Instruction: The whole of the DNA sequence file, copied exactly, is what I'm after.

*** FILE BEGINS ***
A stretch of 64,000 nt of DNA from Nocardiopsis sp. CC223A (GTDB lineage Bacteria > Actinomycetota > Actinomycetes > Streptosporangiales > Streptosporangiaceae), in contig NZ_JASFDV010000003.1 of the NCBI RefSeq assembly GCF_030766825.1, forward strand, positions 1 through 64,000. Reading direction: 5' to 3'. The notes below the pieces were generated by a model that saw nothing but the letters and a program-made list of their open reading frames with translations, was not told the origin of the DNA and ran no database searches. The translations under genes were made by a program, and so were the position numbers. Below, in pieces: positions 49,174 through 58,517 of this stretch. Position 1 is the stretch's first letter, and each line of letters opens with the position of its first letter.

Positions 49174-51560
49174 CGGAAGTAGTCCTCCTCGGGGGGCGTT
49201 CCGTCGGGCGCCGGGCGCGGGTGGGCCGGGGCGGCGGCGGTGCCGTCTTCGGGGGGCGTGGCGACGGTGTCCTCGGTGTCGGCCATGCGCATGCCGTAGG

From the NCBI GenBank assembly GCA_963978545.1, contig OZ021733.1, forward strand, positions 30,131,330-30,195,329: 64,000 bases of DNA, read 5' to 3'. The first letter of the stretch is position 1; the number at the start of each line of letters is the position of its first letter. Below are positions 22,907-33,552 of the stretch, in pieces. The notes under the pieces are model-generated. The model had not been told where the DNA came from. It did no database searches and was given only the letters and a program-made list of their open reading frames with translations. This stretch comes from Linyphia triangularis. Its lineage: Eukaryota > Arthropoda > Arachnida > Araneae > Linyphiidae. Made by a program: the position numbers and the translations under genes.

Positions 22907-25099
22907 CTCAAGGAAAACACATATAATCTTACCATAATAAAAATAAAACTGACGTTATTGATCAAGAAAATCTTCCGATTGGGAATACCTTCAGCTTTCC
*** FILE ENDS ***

A stretch of 64,000 nt of DNA from Nocardiopsis sp. CC223A (GTDB lineage Bacteria > Actinomycetota > Actinomycetes > Streptosporangiales > Streptosporangiaceae), in contig NZ_JASFDV010000003.1 of the NCBI RefSeq assembly GCF_030766825.1, forward strand, positions 1 through 64,000. Reading direction: 5' to 3'. The notes below the pieces were generated by a model that saw nothing but the letters and a program-made list of their open reading frames with translations, was not told the origin of the DNA and ran no database searches. The translations under genes were made by a program, and so were the position numbers. Below, in pieces: positions 49,174 through 58,517 of this stretch. Position 1 is the stretch's first letter, and each line of letters opens with the position of its first letter.

Positions 49174-51560
49174 CGGAAGTAGTCCTCCTCGGGGGGCGTT
49201 CCGTCGGGCGCCGGGCGCGGGTGGGCCGGGGCGGCGGCGGTGCCGTCTTCGGGGGGCGTGGCGACGGTGTCCTCGGTGTCGGCCATGCGCATGCCGTAGG

From the NCBI GenBank assembly GCA_963978545.1, contig OZ021733.1, forward strand, positions 30,131,330-30,195,329: 64,000 bases of DNA, read 5' to 3'. The first letter of the stretch is position 1; the number at the start of each line of letters is the position of its first letter. Below are positions 22,907-33,552 of the stretch, in pieces. The notes under the pieces are model-generated. The model had not been told where the DNA came from. It did no database searches and was given only the letters and a program-made list of their open reading frames with translations. This stretch comes from Linyphia triangularis. Its lineage: Eukaryota > Arthropoda > Arachnida > Araneae > Linyphiidae. Made by a program: the position numbers and the translations under genes.

Positions 22907-25099
22907 CTCAAGGAAAACACATATAATCTTACCATAATAAAAATAAAACTGACGTTATTGATCAAGAAAATCTTCCGATTGGGAATACCTTCAGCTTTCC